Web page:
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Lawrence Tesler, pioneer of personal computing, dies at 74

Larry Tesler used the Xerox Parc Alto computer system in the 1970s. He left Xerox to work at Apple in 1980.
Larry Tesler used the Xerox Parc Alto computer system in the 1970s. He left Xerox to work at Apple in 1980.Xerox PARC/Associated Press

NEW YORK — Lawrence Tesler, a pioneering computer scientist who in his work at Xerox and with Steve Jobs at Apple devoted himself to making it easier for users to interact with computers, died Sunday at his home in Portola Valley, Calif. He was 74.

His wife, Colleen Barton, said that there was no known cause of death, but that in recent years Mr. Tesler had suffered the effects of an earlier bicycle accident.

During his career Mr. Tesler worked at a number of Silicon Valley’s most important companies. But it was as a young researcher at Xerox’s Palo Alto Research Center in the 1970s that he did his most significant work, helping to develop today’s style of computer interaction based on a graphical desktop metaphor and a mouse.

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Early in his Xerox career (he began there in 1973), working with another researcher, Tim Mott, Mr. Tesler developed a program known as Gypsy, which did away with the restrictive modes that had made text editing complicated. For example, until Gypsy, most text-editing software had one mode for entering text and another for editing it.

Mr. Tesler was passionate about simplifying interaction with computers. At Apple he was responsible for the idea that a computer mouse should have only one button. For many years the license plate on his car read, “NO MODES.”

At Xerox PARC, his first breakthrough came when he took a newly hired secretary, sat her in front of a blank computer monitor, and took notes while she described how she would prefer to compose documents with a computer. She proceeded to describe a very simple system, which Mr. Tesler then implemented with Mott.

The Gypsy program contained such innovations as the “cut and paste” analogy for moving blocks of text and the ability to select text by dragging the cursor through it while holding down a mouse button. It also shared with an earlier Xerox editor, Bravo, what became known as “what you see is what you get” or WYSIWYG printing, a phrase Mr. Tesler used to describe a computer display that mirrored printed output.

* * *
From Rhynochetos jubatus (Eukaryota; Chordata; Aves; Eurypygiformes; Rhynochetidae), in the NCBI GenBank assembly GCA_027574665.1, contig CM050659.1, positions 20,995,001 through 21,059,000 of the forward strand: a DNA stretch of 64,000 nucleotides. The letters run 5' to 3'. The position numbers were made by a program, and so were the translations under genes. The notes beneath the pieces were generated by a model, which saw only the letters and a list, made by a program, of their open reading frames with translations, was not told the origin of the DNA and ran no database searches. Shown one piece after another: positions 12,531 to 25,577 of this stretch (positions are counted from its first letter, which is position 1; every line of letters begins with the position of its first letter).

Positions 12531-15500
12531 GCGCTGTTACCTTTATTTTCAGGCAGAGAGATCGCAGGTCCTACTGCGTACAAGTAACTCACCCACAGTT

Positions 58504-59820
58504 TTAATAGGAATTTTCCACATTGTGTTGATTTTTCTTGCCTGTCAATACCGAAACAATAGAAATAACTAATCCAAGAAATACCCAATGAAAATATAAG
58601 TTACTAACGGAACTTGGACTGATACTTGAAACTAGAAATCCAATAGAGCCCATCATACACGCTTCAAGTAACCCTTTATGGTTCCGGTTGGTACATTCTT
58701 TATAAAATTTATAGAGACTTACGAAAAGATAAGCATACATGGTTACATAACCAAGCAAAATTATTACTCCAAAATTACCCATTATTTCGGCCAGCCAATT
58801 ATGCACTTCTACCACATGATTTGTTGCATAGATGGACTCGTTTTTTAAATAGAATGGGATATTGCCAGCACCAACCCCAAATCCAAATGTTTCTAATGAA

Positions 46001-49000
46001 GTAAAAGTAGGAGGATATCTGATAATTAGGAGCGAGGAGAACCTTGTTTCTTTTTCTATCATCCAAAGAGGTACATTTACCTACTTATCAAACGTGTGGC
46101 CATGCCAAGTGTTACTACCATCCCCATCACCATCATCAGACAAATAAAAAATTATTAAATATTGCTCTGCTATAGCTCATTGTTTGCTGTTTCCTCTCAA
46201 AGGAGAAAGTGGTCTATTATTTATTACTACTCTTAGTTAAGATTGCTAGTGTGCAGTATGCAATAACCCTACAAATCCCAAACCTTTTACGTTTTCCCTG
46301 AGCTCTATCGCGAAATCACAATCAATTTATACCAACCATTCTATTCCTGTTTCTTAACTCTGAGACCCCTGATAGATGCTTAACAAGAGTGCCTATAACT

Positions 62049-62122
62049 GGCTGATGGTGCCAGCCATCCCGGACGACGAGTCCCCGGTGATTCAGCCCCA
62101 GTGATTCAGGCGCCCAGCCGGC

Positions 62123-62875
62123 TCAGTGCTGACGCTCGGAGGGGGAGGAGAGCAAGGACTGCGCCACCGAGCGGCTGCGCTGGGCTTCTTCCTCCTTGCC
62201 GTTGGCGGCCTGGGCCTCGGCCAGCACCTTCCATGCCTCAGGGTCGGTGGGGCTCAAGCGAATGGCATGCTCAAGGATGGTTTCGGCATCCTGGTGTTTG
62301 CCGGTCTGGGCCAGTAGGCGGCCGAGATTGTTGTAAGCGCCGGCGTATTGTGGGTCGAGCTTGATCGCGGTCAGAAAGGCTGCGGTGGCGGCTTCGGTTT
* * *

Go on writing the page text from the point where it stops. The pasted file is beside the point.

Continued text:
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And it implemented the idea of opening a computer file by simply clicking on a screen icon while pointing at it with the mouse cursor. Before that, files had to be opened by typing the file name into a command line.

“At Xerox he pushed a lot for things to be simpler in ways that would broaden the base of users,” said David Liddle, a veteran Silicon Valley venture capitalist who worked with Mr. Tesler at Xerox PARC. “He was always quite focused on users who weren’t also PhDs in computer science.”

Mr. Tesler later joined a small team of researchers run by Alan Kay, a visionary computer scientist who had pioneered the idea of a so-called Dynabook, which would become the inspiration for today’s laptop computers. The group was developing a software environment called Smalltalk, and Mr. Tesler developed a system for searching for software components, which he named the browser.

“He can be hailed as one of the true pioneers of many important aspects of personal computing,” Kay said.

After attending a demonstration of the Altair, an early hobbyist personal computer, at a Palo Alto hotel in 1975, Mr. Tesler returned to PARC to alert his colleagues to the arrival of low-cost systems. His warnings were largely ignored.

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He continued to advocate for less costly computers. In 1978, with Adele Goldberg and Douglas Fairbairn, he designed a portable machine called NoteTaker, a forerunner of luggable computers like the Osborne, Kaypro, and Compaq machines of the early 1980s. But Xerox declined to commercialize the NoteTaker; only a few prototypes were made.

It was Mr. Tesler who gave Steve Jobs the celebrated demonstration of the Xerox Alto computer and the Smalltalk software system that would come to influence the design of first Apple’s Lisa personal computer and then its Macintosh.

Mr. Tesler left Xerox to work for Jobs at Apple in 1980.

“The questions the Apple people were asking totally blew me away,” Mr. Tesler was quoted as saying in a profile that appeared in IEEE Spectrum, the magazine of the Institute of Electrical and Electronics Engineers, in 2005. “They were the kind of questions Xerox executives should have been asking but didn’t.”

Mr. Tesler left Apple in 1997 for a startup and later went on to work for both Amazon and Yahoo. He left Yahoo in 2008 and spent a year as a product fellow at 23andMe, the genetics information company. He was most recently an independent consultant.

Lawrence Gordon Tesler was born in the Bronx on April 24, 1945, to Isidore and Muriel (Krechman) Tesler. His father was an anesthesiologist.

At Stanford, where Mr. Tesler studied mathematics, he was involved in a number of early projects that prefigured personal computing.

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Mr. Tesler’s first startup venture was a programming consulting company located in a mall adjacent to the Stanford campus. He also used a mainframe computer to build a system to permit the Stanford football student rooting section to program elaborate card stunts. It was, Kay said, a forerunner to the ways in which modern graphical displays would be programmed.

In addition to Barton, a geophysicist, and his daughter, Lisa Tesler, he leaves two brothers, Charles and Alan.